Media Contact: Carolyn Rickard, Public Information Officer
RALEIGH, N.C. (September 20, 2011) – The N.C. Wildlife Resources Commission has repaired some damages from Hurricane Irene to coastal game lands, and is working to repair others in time for hunting seasons.
Crews have removed fallen trees and debris blocking roads leading into most game lands, so hunters should have access. However, drivers should take caution because some roads may remain excessively wet.
The rainfall provided much-needed moisture to drought-affected waterfowl impoundments, including Catfish Lake, Lantern Acres, Lodge Road and Roanoke River, according Tommy Hughes, a biologist with the Wildlife Commission.
“There were some positives to this storm,” he said. “We suffered some damage, but we’ve also gotten some much needed rainfall on some very dry land, and that will save money by reducing pumping costs, while providing improved habitat conditions on our waterfowl management areas.”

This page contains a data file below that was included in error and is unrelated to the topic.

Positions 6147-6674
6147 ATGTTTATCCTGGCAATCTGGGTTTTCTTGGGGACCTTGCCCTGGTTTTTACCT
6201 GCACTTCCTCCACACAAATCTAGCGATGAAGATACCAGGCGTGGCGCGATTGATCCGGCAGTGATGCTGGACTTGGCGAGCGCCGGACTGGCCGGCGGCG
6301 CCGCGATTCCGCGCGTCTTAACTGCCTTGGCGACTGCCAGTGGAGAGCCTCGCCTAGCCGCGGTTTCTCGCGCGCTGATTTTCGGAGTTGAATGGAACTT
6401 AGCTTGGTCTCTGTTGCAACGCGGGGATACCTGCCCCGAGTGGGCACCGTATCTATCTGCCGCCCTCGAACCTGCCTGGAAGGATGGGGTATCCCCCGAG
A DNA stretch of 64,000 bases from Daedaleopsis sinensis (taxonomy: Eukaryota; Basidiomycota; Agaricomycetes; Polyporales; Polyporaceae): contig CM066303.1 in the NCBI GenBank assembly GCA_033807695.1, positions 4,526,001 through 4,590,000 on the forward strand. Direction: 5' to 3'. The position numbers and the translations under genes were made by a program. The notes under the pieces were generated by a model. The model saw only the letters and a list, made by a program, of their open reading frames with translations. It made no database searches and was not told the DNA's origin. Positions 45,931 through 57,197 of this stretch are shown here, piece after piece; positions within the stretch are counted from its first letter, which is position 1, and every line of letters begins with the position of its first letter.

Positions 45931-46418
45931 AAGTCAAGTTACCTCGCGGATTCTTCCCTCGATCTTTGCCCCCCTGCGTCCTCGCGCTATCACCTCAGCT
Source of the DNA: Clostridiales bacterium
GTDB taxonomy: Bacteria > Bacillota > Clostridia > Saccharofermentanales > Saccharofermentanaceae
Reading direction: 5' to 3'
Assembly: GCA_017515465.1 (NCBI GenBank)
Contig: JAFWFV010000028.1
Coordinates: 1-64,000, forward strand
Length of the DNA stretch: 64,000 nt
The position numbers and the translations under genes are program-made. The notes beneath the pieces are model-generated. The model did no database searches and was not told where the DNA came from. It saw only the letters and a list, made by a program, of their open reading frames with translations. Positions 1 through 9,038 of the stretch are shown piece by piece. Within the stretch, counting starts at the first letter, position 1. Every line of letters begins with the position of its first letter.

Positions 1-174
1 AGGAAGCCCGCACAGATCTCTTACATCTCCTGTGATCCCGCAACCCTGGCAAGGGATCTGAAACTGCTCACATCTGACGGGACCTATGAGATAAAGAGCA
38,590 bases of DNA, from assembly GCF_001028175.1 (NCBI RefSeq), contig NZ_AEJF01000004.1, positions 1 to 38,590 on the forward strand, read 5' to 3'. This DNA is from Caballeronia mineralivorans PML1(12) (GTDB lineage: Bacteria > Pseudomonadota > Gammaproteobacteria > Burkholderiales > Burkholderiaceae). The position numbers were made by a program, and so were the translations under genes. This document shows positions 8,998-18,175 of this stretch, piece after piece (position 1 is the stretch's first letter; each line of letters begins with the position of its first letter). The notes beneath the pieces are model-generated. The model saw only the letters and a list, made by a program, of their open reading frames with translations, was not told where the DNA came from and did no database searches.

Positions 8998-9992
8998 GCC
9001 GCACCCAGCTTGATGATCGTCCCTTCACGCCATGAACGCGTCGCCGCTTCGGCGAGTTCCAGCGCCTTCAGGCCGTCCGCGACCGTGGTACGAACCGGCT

The most significant damage from Hurricane Irene occurred at Goose Creek, Currituck Banks and Stones Creek game lands.
- At Goose Creek, a storm surge destroyed a pump house at Pamlico Point. The storm also damaged hunter bridges and several water control structures.
- Spring Creek Waterfowl Impoundment lost its Disabled Waterfowl Blind. Efforts are underway to rebuild the blind and have it operational this season.
- Pintail Road on Goose Creek Game land is closed due to storm damage. Personnel are hard at work clearing this road.
- Currituck Banks lost two of its four waterfowl blinds. A local high school is helping rebuild the blinds in time for the late waterfowl season.
Also, hunters at Stones Creek Game Land should use caution on Church Road, as it was damaged in the storm.
Crews from Wildlife Management hope to complete all needed repairs soon and ask for hunters’ patience as we recover from Hurricane Irene.